Tag Archives: Titles

Finding Novel Titles by Pat Bertram

Finding a title is not an easy task. My novels all had simple working titles: The Red Death, The Chameleon, The Gangster Book, The Alien Book, but except for The Red Death, none of those titles were ever possible for the real title.

I considered using the title The Red Death for my story about Colorado in the grip of an epidemic since  the quarantine mirrored the middle ages, though in a hi-tech way, but the name had already been used several times. And anyway, from the very first, I’d planned on using A Spark of Heavenly Fire. That was my inspiration for the book, the Washington Irving quote: “There is in every true woman’s heart a spark of heavenly fire, which lies dormant in the broad daylight of prosperity; but which kindles up, and beams and blazes in the dark hour of adversity.” I wanted to tell the story of ordinary women, women who seemed colorless in ordinary times, but who blazed brightly in dark times. When I found no takers for the book, I thought perhaps the title didn’t reflect the story, so I changed it to In the Dark Hour. And I got an agent. She couldn’t sell the book, so when my contract was up, I changed the title back to A Spark of Heavenly Fire. And that’s the title Second Wind Publishing released it under.

I had to try several times before I got the title of More Deaths Than One right. The working title was The Chameleon but that was never a real contender since I didn’t want to give the story away. So first I used the Law of the Jungle, which amused me since the jungle was so much a part of the story. Also, at one point I had my hero say that the villain might be above the law, but he wasn’t above the law of the jungle. Both the line in the book and the title ended up being deleted because they were too trite, so next I went with Nature of the Beast. It was adequate, and I would have stuck with it despite its triteness, but then I came across a couplet from Oscar Wilde’s “Ballad of Reading Gaol”: He who lives more lives than one/More deaths than one must die. Since my hero appeared to have more lives (and deaths) than one, More Deaths Than One struck me as the perfect title.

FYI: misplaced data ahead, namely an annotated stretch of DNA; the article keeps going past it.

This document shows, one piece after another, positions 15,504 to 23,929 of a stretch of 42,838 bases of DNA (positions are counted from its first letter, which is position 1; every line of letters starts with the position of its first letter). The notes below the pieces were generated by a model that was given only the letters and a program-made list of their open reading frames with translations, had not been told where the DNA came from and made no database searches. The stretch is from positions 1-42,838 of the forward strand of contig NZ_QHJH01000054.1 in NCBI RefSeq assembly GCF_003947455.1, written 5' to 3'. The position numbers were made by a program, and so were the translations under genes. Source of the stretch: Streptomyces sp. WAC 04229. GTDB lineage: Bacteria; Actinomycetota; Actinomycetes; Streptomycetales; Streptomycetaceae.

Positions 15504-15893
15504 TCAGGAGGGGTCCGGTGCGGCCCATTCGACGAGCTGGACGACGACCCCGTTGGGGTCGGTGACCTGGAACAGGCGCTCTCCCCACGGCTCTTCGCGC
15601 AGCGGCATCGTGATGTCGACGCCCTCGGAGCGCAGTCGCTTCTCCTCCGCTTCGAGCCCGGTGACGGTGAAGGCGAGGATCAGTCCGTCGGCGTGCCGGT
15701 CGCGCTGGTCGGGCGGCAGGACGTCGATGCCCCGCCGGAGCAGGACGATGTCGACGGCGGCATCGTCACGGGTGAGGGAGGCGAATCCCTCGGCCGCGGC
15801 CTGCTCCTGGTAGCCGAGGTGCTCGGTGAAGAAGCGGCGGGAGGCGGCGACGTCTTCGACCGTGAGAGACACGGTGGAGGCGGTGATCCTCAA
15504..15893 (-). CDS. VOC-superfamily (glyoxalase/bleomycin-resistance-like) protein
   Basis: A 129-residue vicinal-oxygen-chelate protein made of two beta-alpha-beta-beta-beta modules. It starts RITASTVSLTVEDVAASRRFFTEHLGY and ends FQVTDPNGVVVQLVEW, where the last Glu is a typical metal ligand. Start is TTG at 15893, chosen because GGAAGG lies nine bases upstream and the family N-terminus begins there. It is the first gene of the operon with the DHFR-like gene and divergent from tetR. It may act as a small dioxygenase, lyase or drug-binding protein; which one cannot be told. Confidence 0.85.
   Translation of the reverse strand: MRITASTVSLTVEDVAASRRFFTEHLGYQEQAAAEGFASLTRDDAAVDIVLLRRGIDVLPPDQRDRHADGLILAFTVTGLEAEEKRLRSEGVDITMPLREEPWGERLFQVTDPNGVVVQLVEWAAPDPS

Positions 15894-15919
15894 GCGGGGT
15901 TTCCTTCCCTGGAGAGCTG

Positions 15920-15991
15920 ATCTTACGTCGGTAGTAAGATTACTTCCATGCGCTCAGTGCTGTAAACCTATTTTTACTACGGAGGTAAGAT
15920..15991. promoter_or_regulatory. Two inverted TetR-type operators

Daughter Am I, my gangster book, only had one previous title: Sins of the Fathers, though really it should have been Sins of the Grandfathers. Then I found the Rudyard Kipling quote: “Daughter am I in my mother’s house but mistress in my own.” The quote would have more accurately described the theme of the book if it were “daughter am I in my father’s house,” but I was taken with the title Daughter Am I and decided it was close enough.

Which brings me to my final novel, Light Bringer. Sad to say, I haven’t a single story to tell about the title. Even though the working title was The Alien Book (because it was meant to debunk alien/UFO myths), I always knew the title was Light Bringer. Light is the theme of the book, and the Light Bringer (planet X) was the reason for the story.

So, how did you find the title(s) of your book(s)?

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SNARE – Uncovered

I’ve received raves for the cover of my debut suspense thriller STACCATO, so the pressure was on to think of equally compelling ideas for my latest release.

This project has held the title ICE ON FIRE since its inception as a screenplay, but after receiving input from quite a few published novelists I decided stay with the musical theme for Book Two of the Deputy Hawk/Inola Walela thriller series. In doing so I had to come up with a different title—a single word grabber more relating to this rock music themed thriller. Not an easy task, believe me.

Many suggestions were offered, but SNARE kept coming to my mind and wouldn’t let go. I try my best to implement titles that signify more than one element relating to the plot. The word “snare” has not only has a musical connotation, but also means caught in a trap—which every character in the novel finds themselves ensnared in.